A New Way to Recycle Your Bottle Caps

Source: Emily Hogue

One of the most popular world crisis topics of the past few years has been the use of single-use plastics. The lack of concern about what we put into our planet every day is why our planet and its living creatures are suffering. One problem leading to this epidemic is the improper disposal techniques used when getting rid of single-use plastics such as plates, straws, and bottles. One of the biggest problems, however, comes from the improper disposal of bottle caps found on plastic water and soda bottles.

The Green Team, an organization of Greenville University, understands the importance of recycling properly and has created a project that brings awareness to this issue. Cheyanne Hulvey, a member of the Green Team, gave some insight into this problem and how they, along with the entire school, can help bring awareness to this issue.

An art work using used plastic bottles by Sue Lipscombe. Source: Plastic Pollution Coalition

The plastic used to make a bottle is not the same plastic used for the cap. Therefore, the cap cannot be recycled properly when both are recycled together. Less than half of bottle caps are recycled properly. They are also the second most littered item, the first being cigarette butts, and are in the top five for most harmful waste that can be found in the ocean. Furthermore, about 1 million caps make up the 8 million pounds of plastic that goes into the ocean every year. The final fact Hulvey shared about bottle caps is that small plastic particles, such as bottle caps, have been found in the stomachs of birds and other small animals because they mistake it for food.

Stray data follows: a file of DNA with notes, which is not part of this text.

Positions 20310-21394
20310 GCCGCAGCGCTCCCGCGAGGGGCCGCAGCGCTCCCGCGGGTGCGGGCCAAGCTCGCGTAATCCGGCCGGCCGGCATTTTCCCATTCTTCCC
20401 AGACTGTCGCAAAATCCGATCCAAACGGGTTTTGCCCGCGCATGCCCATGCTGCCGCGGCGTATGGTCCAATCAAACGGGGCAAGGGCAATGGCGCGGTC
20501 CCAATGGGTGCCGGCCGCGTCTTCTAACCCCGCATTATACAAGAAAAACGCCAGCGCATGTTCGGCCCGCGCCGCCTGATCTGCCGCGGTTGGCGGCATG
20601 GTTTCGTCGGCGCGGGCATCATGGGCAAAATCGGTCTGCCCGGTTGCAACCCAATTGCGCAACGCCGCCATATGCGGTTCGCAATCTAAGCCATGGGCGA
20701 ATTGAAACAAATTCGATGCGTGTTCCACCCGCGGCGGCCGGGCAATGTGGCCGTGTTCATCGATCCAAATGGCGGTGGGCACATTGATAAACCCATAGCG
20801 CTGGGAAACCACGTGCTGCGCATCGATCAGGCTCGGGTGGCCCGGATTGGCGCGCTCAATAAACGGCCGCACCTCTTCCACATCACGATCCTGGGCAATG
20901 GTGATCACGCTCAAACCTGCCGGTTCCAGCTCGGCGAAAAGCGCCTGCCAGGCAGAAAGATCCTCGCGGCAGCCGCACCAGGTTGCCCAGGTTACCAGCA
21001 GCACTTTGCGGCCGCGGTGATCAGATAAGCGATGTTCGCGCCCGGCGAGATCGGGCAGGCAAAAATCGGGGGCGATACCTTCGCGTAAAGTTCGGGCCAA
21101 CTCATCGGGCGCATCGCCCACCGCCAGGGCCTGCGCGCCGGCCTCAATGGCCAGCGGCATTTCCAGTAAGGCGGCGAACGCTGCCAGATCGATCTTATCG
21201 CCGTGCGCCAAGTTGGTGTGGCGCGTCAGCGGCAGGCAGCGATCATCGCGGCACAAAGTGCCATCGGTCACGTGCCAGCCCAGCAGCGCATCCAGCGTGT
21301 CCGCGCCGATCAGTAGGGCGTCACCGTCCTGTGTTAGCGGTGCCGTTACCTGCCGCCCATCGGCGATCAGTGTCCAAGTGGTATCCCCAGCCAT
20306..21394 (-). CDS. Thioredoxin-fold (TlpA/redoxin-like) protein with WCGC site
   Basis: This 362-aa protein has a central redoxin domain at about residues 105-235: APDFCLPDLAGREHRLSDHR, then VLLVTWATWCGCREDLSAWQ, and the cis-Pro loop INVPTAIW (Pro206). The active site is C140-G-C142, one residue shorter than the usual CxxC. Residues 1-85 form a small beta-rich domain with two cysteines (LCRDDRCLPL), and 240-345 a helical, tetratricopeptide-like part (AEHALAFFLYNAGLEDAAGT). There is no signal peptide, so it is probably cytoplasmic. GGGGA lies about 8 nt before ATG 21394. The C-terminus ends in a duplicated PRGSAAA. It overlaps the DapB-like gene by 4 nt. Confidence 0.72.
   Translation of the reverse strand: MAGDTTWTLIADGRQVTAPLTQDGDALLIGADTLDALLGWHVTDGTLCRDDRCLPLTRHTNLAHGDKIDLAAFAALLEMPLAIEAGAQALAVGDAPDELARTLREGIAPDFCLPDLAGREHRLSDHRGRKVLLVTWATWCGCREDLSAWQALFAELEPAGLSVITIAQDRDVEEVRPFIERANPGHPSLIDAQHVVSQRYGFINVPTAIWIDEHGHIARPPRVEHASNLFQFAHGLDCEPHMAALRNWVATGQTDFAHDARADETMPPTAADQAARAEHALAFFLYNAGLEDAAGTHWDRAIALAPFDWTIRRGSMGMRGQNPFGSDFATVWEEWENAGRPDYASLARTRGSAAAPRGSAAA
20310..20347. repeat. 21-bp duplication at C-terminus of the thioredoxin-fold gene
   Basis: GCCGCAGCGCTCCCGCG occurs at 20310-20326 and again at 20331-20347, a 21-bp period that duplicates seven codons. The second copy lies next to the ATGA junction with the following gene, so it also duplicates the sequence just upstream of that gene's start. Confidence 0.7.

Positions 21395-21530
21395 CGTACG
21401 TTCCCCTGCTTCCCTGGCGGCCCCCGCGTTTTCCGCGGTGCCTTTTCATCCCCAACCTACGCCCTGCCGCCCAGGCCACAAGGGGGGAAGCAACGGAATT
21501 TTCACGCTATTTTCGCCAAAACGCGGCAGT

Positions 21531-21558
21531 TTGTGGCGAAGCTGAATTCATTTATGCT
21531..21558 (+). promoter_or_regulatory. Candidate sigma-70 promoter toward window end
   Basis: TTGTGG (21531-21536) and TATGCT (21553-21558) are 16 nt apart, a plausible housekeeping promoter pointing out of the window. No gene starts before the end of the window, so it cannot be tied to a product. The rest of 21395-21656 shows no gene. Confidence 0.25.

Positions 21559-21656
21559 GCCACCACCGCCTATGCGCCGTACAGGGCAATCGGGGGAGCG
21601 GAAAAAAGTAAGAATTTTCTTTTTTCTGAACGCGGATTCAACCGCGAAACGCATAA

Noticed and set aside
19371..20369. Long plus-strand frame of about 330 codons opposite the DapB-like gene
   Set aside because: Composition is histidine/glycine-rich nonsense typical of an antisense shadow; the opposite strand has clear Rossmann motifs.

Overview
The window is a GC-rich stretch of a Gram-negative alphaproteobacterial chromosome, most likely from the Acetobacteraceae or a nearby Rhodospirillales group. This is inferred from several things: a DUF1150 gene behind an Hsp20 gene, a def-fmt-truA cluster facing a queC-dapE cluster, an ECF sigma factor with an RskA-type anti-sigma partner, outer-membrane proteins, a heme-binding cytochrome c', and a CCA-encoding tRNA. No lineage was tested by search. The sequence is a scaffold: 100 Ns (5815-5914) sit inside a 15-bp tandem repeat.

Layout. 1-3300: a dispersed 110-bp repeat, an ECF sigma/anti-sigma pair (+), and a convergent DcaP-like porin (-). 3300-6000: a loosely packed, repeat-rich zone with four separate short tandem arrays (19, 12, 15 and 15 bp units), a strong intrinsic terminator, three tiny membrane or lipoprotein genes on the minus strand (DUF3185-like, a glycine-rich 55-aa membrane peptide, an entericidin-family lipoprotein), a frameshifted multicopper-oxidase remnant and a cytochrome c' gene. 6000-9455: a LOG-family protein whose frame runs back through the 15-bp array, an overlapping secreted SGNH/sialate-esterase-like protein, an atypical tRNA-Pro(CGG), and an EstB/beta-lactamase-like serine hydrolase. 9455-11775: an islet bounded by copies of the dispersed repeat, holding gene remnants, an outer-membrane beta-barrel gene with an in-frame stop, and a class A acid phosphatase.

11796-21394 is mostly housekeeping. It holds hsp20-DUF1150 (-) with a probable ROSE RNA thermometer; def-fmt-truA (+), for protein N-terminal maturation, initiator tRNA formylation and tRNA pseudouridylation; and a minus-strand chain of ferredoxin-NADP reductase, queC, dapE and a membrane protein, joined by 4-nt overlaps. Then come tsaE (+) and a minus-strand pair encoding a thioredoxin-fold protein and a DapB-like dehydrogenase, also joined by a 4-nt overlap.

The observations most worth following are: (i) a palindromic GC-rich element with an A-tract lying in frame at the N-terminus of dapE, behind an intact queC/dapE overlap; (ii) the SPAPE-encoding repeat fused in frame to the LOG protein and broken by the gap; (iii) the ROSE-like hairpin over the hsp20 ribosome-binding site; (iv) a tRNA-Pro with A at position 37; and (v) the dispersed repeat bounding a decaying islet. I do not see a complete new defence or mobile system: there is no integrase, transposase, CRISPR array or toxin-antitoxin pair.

Source: The Green Team

To address this problem, the Green Team has begun a project that the whole campus of Greenville University can participate in. All around campus, specifically in the Dining Commons, the Rec, Snyder Hall, and the Union, you will find boxes with the poster to the left. Here you can donate your used bottle caps. By the end of the semester, the Green Team is hoping to collect enough in order to create a bench out of the recycled bottle caps.

Hulvey also shared the process of the actual recycling of the bottle caps. First, the plastic must be sorted since not all plastics are the same. Once sorted, the plastics are cleaned of bacteria and other non-plastics. They are then shredded down into smaller pieces known as plastic snowflakes. Once small enough, the plastic is then melted down and poured into the desired mold. Hulvey says a bench has about nine different parts to it.

All in all, this project is a great way to bring awareness about our misuse of single-use plastics and will greatly help in cutting down the improper techniques used when recycling bottle caps. This is also not the only project the Green Team is doing this semester. Every Monday from 9:30-10:30, the team will go around the community and pick up trash. Hulvey says:

“It is now our responsibility to take care and clean up our communities.”

The Green Team is also looking into providing a hiking day for campus at Shawnee National Park. It will give students the chance to have fun with friends and to connect more with God and nature. Overall, the Green Team is truly striving to help our community and our planet has a whole.


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